Obama open to meeting new Iranian leader next week
The White House said on Thursday that President Obama may meet with his Iranian counterpart in New York next week but called for “action” rather than words from Hassan Rouhani, who has sent signals he's seeking a thaw in relations with the United States.
Obama and Rouhani will be in New York to attend the U.N. General Assembly, and speculation has grown that the two leaders might have a tete-a-tete.
White House spokesman Jay Carney acknowledged a change in tone between Iran and the West since Rouhani took office and said a meeting was possible, though not scheduled.
“It's possible, but it has always been possible,” he said. “The extended hand has been there from the moment the president was sworn into office.”
Western powers believe Iran is developing nuclear weapons. Tehran claims its program is peaceful.
Israel said that Rouhani's assurance that Tehran would not pursue nuclear weapons was false.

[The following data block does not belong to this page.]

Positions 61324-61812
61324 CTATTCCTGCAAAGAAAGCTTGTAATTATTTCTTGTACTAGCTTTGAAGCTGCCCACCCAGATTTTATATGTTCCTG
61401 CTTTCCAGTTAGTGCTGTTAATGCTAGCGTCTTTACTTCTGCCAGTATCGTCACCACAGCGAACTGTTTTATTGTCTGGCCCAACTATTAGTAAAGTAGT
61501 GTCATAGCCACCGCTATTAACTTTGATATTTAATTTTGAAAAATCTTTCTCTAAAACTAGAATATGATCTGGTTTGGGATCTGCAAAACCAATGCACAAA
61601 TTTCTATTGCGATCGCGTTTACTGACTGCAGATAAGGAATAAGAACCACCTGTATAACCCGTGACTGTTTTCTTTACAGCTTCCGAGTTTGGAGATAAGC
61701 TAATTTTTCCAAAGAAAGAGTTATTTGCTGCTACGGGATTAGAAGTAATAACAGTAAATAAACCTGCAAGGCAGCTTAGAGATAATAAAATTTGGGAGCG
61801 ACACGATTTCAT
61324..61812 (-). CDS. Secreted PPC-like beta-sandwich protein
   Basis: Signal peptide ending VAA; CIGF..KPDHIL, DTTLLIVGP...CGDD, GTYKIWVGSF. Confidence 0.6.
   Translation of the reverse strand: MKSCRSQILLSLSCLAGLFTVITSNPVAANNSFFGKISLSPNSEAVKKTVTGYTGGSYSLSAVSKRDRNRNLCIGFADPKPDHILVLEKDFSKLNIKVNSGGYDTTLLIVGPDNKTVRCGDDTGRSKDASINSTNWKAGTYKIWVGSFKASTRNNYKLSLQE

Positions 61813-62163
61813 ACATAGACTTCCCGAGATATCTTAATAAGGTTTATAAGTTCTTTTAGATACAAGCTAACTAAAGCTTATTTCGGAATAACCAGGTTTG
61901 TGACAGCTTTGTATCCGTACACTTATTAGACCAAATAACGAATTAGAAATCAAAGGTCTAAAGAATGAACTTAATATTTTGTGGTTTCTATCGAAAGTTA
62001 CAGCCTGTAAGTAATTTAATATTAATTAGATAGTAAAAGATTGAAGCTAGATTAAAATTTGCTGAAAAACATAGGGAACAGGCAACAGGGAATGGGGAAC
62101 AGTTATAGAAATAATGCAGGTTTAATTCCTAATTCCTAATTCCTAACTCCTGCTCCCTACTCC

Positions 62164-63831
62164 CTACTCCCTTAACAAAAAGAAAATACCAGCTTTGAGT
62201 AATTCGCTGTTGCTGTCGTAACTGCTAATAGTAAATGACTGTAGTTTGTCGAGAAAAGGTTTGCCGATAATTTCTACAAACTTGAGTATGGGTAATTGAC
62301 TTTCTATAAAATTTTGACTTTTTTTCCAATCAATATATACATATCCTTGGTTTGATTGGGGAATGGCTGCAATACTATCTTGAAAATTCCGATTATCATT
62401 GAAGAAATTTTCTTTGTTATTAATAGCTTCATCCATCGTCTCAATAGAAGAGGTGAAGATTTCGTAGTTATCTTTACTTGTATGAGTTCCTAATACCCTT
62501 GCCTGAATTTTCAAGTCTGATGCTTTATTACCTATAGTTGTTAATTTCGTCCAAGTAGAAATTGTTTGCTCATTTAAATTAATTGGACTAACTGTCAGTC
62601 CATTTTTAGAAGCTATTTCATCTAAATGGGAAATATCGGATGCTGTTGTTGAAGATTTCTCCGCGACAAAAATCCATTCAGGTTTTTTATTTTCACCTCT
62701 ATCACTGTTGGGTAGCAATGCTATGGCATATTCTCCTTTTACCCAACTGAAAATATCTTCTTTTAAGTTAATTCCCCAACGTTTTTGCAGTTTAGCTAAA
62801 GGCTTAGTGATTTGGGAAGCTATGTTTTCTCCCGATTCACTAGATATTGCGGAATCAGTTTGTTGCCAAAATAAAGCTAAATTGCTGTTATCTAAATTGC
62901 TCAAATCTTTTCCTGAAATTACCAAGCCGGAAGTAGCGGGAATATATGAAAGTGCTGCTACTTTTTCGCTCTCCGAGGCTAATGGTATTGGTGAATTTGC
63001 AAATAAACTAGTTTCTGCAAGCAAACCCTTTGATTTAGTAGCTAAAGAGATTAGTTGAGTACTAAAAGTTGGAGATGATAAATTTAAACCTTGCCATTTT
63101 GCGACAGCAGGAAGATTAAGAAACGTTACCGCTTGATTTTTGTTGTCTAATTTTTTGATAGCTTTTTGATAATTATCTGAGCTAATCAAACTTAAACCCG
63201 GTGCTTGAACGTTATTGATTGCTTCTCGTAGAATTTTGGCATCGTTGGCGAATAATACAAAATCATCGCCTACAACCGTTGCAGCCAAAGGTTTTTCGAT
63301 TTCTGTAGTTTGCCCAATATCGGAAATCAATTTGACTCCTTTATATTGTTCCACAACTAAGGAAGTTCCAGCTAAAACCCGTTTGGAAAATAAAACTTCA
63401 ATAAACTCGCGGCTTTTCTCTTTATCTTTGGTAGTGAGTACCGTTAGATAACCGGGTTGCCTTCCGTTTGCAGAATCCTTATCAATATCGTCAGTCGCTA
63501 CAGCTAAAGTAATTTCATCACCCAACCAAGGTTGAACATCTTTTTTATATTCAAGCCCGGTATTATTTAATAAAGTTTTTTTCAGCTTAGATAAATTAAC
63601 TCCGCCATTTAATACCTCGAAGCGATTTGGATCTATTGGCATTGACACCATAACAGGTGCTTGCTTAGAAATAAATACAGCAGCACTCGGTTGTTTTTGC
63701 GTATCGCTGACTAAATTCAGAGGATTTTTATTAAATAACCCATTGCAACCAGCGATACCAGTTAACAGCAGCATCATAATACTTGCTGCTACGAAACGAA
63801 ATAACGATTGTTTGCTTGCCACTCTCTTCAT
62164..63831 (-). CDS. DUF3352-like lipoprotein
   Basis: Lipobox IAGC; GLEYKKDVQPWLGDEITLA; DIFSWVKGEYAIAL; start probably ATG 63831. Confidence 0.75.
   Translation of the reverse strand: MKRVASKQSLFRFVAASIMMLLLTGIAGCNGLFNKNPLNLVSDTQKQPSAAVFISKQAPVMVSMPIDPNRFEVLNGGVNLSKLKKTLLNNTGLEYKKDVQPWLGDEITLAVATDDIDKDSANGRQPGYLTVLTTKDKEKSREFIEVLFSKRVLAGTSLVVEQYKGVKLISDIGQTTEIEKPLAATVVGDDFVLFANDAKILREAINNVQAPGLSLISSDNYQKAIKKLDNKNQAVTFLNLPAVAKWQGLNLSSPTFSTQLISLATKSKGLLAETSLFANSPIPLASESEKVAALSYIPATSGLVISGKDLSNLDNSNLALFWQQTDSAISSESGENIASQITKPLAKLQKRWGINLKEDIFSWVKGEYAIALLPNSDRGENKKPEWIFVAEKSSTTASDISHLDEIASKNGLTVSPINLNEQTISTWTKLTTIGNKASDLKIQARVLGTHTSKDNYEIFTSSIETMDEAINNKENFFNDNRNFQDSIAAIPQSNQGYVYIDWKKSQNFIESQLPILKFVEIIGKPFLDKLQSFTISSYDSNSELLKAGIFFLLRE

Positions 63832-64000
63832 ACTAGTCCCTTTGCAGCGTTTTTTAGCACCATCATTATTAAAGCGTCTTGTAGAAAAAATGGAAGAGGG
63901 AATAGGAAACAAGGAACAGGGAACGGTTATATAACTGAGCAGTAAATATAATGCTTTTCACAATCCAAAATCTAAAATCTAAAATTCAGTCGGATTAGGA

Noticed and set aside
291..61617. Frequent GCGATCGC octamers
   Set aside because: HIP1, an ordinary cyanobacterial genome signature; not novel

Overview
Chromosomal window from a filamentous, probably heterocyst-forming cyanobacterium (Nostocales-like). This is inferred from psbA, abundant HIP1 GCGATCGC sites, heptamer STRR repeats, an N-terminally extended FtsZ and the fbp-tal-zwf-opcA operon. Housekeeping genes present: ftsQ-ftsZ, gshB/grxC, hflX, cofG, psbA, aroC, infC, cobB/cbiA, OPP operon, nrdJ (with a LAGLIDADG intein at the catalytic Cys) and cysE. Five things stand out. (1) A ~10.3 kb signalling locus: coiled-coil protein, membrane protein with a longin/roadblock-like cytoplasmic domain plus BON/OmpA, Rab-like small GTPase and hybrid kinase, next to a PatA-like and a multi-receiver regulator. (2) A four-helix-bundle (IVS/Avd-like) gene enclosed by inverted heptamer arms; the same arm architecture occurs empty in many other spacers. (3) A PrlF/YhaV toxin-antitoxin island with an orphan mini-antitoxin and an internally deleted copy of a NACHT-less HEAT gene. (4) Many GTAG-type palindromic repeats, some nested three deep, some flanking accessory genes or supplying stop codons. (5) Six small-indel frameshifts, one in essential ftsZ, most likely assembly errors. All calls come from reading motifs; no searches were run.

“One must not be fooled by the Iranian president's fraudulent words,” Prime Minister Benjamin Netanyahu's office said.
Rouhani, who took office in August, said in a television interview that his country would never develop nuclear weapons and that he had “complete authority” to negotiate a nuclear deal with the United States and its allies.
In the second part of the interview with NBC News, which aired on Thursday, he criticized Israel.
Rouhani said Israel was “an occupier, a usurper government that does injustice to the people of the region.” The Iranian claimed it “has brought instability to the region with its war-mongering policies.”
Show commenting policy
TribLive commenting policy
- Mexico targets local corruption
- Ukraine aims to ride reform to European Union
- Lack of money may crush ISIS
- OPEC to maintain crude oil output target
- Egypt’s fixation on dictator Mubarak trial wanes
- Bus station blast kills 40 in Nigeria
- China reportedly assembling island big enough for airstrip
- Israeli Prime Minister Netanyahu agrees to delay ‘nationality’ bill
- Islamic State got up to $45M in ransom payments
- U.N. argues against redactions in torture report
- Grocer’s holiday ad unnerves Brits